You can easily define transformations $T$ such that $T(f(x)) = T(g(x))$ holds for some $f(x) \ne g(x)$. As you point out, a trivial example of $T$ is the $0$ transformation, i.e. $T(f(x)) = 0$ for all functions $f(x)$, then for any two functions $f$ and $g$, $T(f(x)) = T(g(x))$. For a less trivial example, let $f(x) = x$, $g(x) = x + 1$, and let $T$ be differentiation. Then $f(x) \ne g(x)$ almost everywhere, but $T(f(x)) = T(g(x)) = 1$ for all $x$.
If you mean for $T$ to be a linear transformation, then what you are interested in is the nullspace of $T$. In particular, if $f(x) - g(x)$ is in the nullspace of $T$, then we will have $T(f(x) - g(x)) = 0$, which implies $T(f(x)) = T(g(x))$. It is fairly common for linear transformations to have a non-trivial nullspace, for example differentiation, like I noted above.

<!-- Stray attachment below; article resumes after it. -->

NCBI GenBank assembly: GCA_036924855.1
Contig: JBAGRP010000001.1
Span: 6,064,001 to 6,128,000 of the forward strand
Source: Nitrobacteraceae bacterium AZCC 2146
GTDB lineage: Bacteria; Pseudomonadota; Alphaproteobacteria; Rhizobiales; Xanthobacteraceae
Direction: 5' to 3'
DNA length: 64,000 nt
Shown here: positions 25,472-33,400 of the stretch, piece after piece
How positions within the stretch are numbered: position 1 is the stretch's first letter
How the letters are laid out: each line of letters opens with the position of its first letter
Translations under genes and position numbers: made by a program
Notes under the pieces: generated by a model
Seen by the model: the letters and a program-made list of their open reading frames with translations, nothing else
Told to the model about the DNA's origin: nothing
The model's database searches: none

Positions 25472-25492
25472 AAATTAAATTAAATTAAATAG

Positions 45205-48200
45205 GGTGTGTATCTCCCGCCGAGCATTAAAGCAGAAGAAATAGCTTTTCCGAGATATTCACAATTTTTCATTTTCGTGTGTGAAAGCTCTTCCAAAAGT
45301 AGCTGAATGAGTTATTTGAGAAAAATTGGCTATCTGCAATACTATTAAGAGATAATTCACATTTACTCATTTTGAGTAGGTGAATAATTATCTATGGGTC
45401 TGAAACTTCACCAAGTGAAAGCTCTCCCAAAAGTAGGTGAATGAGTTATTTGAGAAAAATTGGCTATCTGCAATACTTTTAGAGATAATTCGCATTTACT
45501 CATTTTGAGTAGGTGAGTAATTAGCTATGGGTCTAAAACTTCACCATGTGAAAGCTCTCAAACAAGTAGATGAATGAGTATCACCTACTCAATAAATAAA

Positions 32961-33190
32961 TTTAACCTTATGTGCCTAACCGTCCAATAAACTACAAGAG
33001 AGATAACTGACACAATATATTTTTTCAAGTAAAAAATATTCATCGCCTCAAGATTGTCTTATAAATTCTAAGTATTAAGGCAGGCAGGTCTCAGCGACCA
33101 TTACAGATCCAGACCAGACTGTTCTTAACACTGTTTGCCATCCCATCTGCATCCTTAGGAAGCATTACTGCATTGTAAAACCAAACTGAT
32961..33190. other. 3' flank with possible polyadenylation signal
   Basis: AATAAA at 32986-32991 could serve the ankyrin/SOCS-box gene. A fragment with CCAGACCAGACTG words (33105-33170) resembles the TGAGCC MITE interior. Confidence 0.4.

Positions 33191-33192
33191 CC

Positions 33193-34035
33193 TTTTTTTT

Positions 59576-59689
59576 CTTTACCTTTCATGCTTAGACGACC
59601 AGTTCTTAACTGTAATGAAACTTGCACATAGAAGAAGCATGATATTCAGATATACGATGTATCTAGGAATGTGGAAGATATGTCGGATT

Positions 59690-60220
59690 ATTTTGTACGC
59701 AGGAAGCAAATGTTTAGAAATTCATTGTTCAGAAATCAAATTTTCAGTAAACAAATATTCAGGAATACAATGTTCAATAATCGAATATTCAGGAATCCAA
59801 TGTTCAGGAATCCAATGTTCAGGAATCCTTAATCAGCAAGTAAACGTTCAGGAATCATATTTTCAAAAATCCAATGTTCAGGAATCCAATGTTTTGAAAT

If you are not just looking at linear transformations, I don't know if there's a specific terminology for cases when $T(f(x)) = T(g(x))$, but you're essentially asking about the existence of non-injective transformations (since injectivity is equivalent to $f(x) \ne g(x) \implies T(f(x)) \ne T(g(x))$), but there is no reason to expect an arbitrary transformation to be injective.